electrostatic attraction) with the magnesium ion
that is associated with the incoming nucleotide. The
is coordinated with other oxygens
on Asp475 and Asp654, as well as with H20
not shown) associated with the finger domain of the protein .
There are multiple interactions between the incoming nucleotide and T7 DNA polymerase. These interactions serve to stabilize the incoming nucleotide and to increase the fidelity of the polymerase. It is theorized that different, and unique, interactions occur for each type of incoming nucleotide (A, T, C, or G) and the corresponding template nucleotide such that A can only bind with T, and G can only bind with C. In the crystal structure at left, C is the template nucleotide, and G is the incoming nucleotide.
A number of polymerase amino acid side chains bind the cytosine template. Two residues of the finger domain bind to the phosphates that flank this cytosine: His607 and Gly533 (nitrogens on the protein are electrostatically attracted to oxygens on the phosphate groups of the DNA template) . In addition, the a- carbon of Gly527 (flashing) stacks on top of the of the cytosine pyrimidine ring . This stacking is especially important as it determines which nucleotide will be allowed to enter the active site of the enzyme (see below).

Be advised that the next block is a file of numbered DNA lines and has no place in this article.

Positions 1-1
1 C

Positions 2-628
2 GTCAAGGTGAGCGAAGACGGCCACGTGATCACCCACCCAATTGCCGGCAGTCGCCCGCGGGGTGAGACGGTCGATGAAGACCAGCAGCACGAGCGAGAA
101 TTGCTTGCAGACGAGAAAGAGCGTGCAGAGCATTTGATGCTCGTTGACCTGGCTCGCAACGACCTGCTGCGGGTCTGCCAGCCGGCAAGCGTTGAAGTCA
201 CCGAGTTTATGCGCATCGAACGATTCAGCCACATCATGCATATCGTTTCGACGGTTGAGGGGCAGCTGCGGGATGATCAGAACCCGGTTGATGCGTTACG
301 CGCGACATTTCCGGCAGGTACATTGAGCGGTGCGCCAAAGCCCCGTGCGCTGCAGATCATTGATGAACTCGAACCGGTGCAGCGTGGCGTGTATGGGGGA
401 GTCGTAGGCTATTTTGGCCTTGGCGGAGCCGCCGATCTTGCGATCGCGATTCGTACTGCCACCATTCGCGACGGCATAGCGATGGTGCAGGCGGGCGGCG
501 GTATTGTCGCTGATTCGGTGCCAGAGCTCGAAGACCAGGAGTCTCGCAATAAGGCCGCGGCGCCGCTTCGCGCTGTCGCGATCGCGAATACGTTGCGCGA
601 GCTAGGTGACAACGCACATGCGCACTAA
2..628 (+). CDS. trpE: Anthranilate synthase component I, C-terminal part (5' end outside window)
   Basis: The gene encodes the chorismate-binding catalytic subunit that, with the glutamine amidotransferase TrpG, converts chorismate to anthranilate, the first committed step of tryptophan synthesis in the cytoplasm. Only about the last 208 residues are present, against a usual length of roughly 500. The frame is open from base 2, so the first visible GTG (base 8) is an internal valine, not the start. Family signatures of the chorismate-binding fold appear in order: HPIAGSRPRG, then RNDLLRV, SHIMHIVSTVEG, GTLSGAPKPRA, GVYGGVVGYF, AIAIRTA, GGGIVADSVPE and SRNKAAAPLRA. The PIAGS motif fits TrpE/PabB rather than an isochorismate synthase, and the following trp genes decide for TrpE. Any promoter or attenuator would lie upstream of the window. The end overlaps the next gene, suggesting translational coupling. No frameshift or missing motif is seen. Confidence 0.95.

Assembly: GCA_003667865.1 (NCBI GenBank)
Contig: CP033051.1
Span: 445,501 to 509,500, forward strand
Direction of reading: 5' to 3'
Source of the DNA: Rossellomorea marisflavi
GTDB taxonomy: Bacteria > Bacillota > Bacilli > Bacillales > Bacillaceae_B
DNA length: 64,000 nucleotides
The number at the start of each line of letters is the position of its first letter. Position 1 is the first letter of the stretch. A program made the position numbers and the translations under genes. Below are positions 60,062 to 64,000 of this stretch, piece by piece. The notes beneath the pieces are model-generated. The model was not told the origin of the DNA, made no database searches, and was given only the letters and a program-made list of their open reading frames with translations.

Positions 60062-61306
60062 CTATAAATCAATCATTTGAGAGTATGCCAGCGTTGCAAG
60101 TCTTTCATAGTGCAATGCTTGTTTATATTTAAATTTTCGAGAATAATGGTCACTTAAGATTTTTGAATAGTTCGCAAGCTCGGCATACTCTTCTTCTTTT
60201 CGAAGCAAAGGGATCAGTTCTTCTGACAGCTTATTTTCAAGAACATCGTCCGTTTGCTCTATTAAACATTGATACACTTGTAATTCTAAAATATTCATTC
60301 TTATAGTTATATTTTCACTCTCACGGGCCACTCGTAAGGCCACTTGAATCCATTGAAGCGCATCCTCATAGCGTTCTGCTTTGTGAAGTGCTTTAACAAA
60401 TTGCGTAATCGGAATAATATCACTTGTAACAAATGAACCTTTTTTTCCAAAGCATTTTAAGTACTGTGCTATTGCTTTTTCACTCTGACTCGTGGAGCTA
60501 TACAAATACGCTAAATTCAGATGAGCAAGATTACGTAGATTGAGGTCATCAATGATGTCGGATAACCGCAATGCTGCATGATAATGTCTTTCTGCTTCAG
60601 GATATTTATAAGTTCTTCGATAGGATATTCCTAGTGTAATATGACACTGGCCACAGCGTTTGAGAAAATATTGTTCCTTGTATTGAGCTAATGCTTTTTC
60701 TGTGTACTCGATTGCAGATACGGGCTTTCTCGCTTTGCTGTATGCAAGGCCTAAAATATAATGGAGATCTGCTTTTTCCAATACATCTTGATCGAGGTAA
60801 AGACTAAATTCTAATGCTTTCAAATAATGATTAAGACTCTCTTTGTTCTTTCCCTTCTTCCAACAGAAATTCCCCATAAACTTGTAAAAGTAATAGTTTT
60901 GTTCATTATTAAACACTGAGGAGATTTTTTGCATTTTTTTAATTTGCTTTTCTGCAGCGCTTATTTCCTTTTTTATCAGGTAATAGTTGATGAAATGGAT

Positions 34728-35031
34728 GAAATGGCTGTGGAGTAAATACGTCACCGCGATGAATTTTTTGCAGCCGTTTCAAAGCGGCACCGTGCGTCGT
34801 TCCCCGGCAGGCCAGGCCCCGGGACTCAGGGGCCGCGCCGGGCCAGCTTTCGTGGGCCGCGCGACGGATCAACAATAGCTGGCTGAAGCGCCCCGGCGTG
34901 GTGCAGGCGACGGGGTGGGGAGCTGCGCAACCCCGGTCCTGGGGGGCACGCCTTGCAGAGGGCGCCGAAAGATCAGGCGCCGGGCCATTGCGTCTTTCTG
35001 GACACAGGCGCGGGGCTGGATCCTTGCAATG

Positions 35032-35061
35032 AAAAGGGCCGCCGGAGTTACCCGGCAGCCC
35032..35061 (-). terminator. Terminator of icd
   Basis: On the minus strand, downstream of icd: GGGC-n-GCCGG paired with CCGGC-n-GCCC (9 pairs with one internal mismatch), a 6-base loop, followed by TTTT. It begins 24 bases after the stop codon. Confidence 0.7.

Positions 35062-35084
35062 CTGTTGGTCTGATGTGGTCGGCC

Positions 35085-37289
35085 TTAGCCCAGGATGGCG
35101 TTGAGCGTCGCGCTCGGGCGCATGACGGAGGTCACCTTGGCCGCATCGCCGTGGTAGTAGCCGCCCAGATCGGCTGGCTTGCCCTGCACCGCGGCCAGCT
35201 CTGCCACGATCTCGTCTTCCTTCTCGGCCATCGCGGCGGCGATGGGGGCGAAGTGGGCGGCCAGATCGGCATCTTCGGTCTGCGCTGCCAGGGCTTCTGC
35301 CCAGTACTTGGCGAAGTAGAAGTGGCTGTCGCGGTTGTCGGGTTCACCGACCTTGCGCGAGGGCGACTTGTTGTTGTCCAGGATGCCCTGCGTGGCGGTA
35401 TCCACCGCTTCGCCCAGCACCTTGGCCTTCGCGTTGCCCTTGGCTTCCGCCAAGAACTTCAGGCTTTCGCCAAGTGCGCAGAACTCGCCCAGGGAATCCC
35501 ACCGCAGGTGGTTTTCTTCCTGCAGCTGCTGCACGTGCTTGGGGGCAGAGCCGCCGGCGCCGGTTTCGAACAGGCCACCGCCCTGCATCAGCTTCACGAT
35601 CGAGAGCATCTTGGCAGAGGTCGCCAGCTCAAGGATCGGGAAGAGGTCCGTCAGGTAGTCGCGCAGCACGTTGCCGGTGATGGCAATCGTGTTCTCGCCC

Next, let's focus on the interactions of protein side chains and the incoming nucleotide. Glu480 and Tyr526, both residues of the finger domain, bind to the sugar ring (flashing) of the incoming dGTP via van der Wall's forces . Also, there are direct interactions between the diphosphate leaving group and finger domain residues (Lys522, His506, Arg518, and Tyr526) . The interactions are primarily through the electrostatic attraction of side chain nitrogens to nucleotide oxygens. These residues form a "glove" around the incoming nucleotide, precisely positioning it in anticipation of the subsequent 3' OH nucleophilic attack. Note that Lys522, Arg518, and Tyr526 are all on the same alpha helix as Gly527; this arrangement dictates the distance between the incoming nucleotide and the template nucleotide, prohibiting the formation of pyrimidine-pyrimidine or purine-purine binding.
T7 DNA polymerase can differentiate between purines and pyrimidines--but how does the enzyme make sure that the correct purine-pyrimidine nucleotide pair forms (i.e., G-C and not A-C)? It appears that mismatched base pairing (between A-C, for example) would disrupt hydrogen bonding between the nucleotide pair directly below the incoming nucleotide and residues Arg429 (palm) and Gln615 (finger) . Also, mismatching would disrupt interactions between the incoming nucleotide and Arg429 .
The ability of an organism to replicate its genome efficiently and accurately is paramount to its survival. It seems that many of the mechanisms T7 DNA polymerase uses to catalyze DNA replication, such as the two metal-ion catalysis mechanism, have been broadly conserved in evolution. It is now becoming clear that DNA polymerases can accurately select the correct incoming nucleotide before its incorporation into the extending DNA molecule, thus increasing the accuracy of DNA replication.
Doublie S., Tabor S., Long
A., Richardson C., and Ellenberger T. (1998). Crystal Structure
of a Bacteriophage T7 DNA Replication complex at 2.2 A Resolution. Nature
Kenyon College, Gambier, Ohio. A first draft of this exhibit was created for
D. Marcey's Molecular Biology class, Biology 63.
2, Kenyon College, Gambier, Ohio. Present address: California Lutheran University. Address correspondence to this author (see below).